31 of 34 people found the following review helpful
Joanna's romantic phase,
This review is from: Have One On Me (Audio CD)
I could quite legitimately be described as a Newsom fanboy. I have loved everything she has done from the helium voiced early Ep's to the intricate fables of Ys. I have seen her live 10 times, and would quite like to marry her. So I am biased, I admit it. At the same time, I think I have a sufficiently independent mind to judge each album on its own merits, and am able to hold my swoon long enough to engage my brain (this is not true at her concerts - she could sing me Uzbeki nursery rhymes backwards and I would be spellbound).
My initial reaction to 'Have One On Me' ( as with most of her output) was slightly puzzled and cautiously hopeful. I know from experience that the structure, punctuation and resonances of her work take time to settle and form, so I have let the music slosh through me and wash over me, holding back any critical judgement. And all of a sudden, as I hoped it would, the shape took form. While I have been familiar with some of these songs for a while now, it was a new new one, Go Long that seeded the crystal. The novelty of this album is a typically much longer melodic line, accompanied by a softer voice (brought about by a throat infection last year). The spacier, ringing arrangement of Go Long illustrates this change - gone are sharp points and counterpoints of The Book of Right On et al, or even the rush and tumble of Emily - instead she holds her voice, fluctuating or slowly descending around a slow, deliberate harp.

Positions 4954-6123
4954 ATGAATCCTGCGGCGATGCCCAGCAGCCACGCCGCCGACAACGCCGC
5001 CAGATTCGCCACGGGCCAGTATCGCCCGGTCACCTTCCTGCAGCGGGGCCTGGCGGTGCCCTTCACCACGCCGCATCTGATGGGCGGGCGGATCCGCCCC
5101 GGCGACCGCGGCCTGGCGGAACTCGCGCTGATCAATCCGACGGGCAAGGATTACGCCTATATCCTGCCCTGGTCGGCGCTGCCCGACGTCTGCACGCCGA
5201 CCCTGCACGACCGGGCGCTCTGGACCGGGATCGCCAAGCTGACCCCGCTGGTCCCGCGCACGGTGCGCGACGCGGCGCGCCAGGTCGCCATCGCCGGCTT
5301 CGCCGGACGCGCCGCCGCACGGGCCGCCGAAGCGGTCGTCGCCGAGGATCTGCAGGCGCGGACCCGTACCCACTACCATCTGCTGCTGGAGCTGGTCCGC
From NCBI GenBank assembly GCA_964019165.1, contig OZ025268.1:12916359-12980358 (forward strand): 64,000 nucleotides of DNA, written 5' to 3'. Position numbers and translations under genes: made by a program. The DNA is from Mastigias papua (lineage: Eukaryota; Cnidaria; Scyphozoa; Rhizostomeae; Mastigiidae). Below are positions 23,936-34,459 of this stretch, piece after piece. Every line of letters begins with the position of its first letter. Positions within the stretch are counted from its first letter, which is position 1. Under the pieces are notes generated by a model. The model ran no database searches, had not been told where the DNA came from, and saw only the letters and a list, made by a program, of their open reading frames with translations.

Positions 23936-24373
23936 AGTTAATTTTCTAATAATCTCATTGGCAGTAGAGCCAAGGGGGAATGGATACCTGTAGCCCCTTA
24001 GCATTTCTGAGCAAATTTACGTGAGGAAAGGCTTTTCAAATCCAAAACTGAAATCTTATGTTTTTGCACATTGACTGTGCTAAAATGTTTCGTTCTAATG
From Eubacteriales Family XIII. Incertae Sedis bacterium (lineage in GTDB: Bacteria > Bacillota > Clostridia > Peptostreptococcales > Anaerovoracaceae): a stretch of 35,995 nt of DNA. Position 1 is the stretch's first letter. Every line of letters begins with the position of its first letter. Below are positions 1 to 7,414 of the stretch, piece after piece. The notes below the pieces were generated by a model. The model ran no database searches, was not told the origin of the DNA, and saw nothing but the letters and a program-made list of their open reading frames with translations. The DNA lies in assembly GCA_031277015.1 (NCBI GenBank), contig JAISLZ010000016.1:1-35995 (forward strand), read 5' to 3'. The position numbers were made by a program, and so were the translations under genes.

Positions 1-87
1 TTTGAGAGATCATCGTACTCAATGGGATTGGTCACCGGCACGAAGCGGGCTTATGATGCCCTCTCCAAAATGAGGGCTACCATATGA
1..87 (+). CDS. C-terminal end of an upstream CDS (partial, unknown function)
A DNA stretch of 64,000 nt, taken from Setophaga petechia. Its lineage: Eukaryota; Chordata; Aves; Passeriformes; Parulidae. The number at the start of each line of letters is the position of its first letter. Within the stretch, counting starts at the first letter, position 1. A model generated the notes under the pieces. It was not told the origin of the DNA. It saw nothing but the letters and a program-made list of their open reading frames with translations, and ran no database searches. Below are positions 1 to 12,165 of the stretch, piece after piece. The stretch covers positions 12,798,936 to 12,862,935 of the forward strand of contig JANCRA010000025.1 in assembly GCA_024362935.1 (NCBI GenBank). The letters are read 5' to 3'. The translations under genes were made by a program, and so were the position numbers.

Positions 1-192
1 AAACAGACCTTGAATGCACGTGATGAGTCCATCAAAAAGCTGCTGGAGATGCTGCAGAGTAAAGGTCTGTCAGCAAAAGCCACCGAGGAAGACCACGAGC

These songs are given much more musical space than the more wordy Ys, and this, combined with more varied arrangements and drawn out phrases, creates an initial impression of a hazy, unfocussed album. Once you catch the idea though, and let the slow ebb and flow of her newly sanded down voice carry you, you get it. Be it singing of abortion on Baby Birch, or of her own conception on '81, this new 'romantic' sound chimes with a much more straightforwardly emotional approach to her subjects - love, in form and in content, fills these songs. There are a couple which have not made their mark with me yet, but the album as a whole, listened to seriously and in silence, is a great and humbling listen, and I did almost cry many times - the 'kindness prevails' close to Esme had me shivering uncontrollably, and the closing Does Not Suffice is desperately sad and dare I say it, moving.
I have not had the time or wit to trace the links between these songs, but it is clear that some phrases, both musical and lyrical, reappear in different guises throughout the album - their is half jaunty, half sad blues line that haunts both Baby Birch and Does Not Suffice. I am certain that, as with her previous works, listening and relistening will repay and repay. I am looking forward to the work.